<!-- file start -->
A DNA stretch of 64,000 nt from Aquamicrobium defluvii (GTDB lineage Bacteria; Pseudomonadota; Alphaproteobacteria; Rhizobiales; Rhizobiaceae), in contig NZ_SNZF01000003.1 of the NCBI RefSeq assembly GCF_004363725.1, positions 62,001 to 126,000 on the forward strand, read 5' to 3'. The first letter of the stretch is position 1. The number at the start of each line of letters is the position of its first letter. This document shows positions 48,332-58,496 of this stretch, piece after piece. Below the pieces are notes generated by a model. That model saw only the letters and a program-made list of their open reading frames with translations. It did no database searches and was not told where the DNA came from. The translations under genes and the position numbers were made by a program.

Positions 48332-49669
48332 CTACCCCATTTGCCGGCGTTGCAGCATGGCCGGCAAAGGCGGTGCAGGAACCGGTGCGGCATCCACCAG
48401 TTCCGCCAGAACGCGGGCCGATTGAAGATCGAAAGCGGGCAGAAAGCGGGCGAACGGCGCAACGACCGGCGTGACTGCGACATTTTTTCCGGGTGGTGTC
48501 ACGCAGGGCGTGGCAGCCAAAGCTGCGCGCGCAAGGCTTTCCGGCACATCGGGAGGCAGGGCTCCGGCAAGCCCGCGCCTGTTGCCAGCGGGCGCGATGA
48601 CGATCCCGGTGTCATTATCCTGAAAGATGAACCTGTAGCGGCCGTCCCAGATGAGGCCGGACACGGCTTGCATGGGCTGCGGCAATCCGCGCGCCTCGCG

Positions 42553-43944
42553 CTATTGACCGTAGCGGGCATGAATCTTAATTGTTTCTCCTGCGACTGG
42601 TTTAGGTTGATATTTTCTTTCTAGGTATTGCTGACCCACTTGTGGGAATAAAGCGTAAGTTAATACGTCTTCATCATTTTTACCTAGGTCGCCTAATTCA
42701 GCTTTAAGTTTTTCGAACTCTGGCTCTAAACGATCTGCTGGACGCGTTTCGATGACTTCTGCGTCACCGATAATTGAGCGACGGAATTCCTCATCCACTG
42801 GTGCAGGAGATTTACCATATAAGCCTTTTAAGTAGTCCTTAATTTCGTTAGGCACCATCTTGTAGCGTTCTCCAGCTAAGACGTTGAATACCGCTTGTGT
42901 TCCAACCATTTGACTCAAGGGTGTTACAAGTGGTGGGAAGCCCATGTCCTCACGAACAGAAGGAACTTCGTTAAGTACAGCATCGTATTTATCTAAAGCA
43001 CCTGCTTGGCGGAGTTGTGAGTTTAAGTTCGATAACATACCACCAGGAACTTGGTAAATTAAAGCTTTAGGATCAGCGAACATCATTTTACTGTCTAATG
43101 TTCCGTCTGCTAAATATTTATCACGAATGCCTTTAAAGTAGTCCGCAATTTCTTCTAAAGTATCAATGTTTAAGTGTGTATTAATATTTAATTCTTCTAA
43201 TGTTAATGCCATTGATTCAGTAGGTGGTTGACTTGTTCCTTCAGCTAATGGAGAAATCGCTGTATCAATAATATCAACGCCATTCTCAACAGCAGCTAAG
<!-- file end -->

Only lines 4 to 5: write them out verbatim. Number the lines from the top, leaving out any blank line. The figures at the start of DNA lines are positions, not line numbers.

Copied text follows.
48401 TTCCGCCAGAACGCGGGCCGATTGAAGATCGAAAGCGGGCAGAAAGCGGGCGAACGGCGCAACGACCGGCGTGACTGCGACATTTTTTCCGGGTGGTGTC
48501 ACGCAGGGCGTGGCAGCCAAAGCTGCGCGCGCAAGGCTTTCCGGCACATCGGGAGGCAGGGCTCCGGCAAGCCCGCGCCTGTTGCCAGCGGGCGCGATGA